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Joining Techstars

After nearly five years at Google, Friday May 30th was my last day. I’m extremely happy to announce that I’ve accepted a role at Techstars as Director, Techstars Vision.

I first started speaking with David Cohen, the co-founder and Managing Partner of Techstars, in the summer of 2009 when I was doing my first research on seed accelerators. Over the past five years, he and several others of the Techstars team have given me valuable feedback that I’ve used in evolving Seed-DB. As I’ve gotten to know the Techstars team, I was constantly impressed with the quality of the people I met, and started in my new role at the beginning of June.


What’s ahead – Techstars Vision
I’ve joined Techstars to build and lead Techstars Vision, a new Techstars product. One of the key aims of Techstars is to build a strong network to support startups, made up of founders, mentors, investors, and corporations. Techstars Vision fits into this by building a significantly deeper and broader network between corporations and Techstars companies.

There are two parts to Techstars vision. The first is helping our Vision partners truly understand the very early stage startup market, so they can best engage with it. We do that by doing deep analysis on early stage startups, examining trends in startups, and evaluating the overall seed market. The second is facilitating direct meetings, presentations, and engagements between corporate partners and Techstars startups. We hope that our Vision partners will turn into customers and BizDev partners of our Techstars companies, helping both sides succeed.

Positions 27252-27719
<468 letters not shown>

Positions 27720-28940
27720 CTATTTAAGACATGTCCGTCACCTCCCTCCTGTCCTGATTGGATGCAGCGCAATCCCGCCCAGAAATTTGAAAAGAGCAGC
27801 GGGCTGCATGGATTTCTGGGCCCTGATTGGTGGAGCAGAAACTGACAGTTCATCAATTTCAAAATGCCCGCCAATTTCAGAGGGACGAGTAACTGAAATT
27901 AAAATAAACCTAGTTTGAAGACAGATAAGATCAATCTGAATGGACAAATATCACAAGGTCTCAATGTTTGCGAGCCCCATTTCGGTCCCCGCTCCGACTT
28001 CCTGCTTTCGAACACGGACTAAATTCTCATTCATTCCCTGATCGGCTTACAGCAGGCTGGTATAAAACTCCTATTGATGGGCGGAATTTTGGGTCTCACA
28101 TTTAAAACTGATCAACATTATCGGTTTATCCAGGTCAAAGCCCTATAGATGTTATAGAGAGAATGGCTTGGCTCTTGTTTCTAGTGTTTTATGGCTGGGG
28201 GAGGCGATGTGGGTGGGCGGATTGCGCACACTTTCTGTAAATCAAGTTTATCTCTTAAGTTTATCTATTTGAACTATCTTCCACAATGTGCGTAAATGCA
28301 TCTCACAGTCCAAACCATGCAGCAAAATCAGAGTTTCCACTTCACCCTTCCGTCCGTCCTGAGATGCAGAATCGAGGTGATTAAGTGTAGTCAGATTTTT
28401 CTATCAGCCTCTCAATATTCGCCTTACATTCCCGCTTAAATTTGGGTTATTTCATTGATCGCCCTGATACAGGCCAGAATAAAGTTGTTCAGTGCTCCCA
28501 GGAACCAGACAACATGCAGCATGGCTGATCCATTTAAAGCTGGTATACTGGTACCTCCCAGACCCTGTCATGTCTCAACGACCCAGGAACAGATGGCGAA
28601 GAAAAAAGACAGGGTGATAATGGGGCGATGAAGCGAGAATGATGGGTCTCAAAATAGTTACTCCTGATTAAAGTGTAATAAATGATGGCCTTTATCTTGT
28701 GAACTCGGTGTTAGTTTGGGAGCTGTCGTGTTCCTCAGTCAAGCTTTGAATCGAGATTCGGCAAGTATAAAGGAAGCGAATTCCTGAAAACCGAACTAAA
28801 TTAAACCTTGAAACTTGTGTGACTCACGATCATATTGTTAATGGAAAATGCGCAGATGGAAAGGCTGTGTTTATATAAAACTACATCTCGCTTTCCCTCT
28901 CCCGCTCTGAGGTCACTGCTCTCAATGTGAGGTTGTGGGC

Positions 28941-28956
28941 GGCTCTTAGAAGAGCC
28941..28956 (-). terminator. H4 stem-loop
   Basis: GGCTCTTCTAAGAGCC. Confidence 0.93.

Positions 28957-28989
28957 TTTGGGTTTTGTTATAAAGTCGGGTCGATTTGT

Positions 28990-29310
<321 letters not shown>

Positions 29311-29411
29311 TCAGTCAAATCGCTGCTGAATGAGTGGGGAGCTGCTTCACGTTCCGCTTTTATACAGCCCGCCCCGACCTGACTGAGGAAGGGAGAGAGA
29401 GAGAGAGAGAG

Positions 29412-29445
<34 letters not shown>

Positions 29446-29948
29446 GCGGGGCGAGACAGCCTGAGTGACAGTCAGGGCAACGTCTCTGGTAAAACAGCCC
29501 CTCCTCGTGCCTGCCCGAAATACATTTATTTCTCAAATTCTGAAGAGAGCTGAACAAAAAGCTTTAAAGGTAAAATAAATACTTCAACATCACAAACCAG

What’s continuing – Seed-DB
Seed-DB will not be changing at all; I will continue to maintain it as a completely neutral database of all accelerators and companies from those accelerators. Techstars will not be treated any differently than any other accelerator, particularly since I will continue to get funding data solely from Crunchbase. If anything, some of my work with Techstars Vision will align with Seed-DB and I’ll likely have more time to follow-up with the many e-mails I get around Seed-DB!


What’s behind – Google
It goes without saying that it was a very difficult decision to leave Google. I spent nearly 4.5 years on the same team, and in that time the team grew 8x and the revenue we managed grew 40x. (!) I’ve learned so much from my managers and Google’s leadership and culture and really value my time at Google. To this day, even with 50k employees, each week any employee can walk up to the mic at Google’s weekly TGIFs and ask Larry Page and his management team questions they really care about, no matter how hard-hitting they might be. That level of trust in employees and willingness to face reality will always inspire me. What I’ll miss most are my amazing colleagues; you know who you are.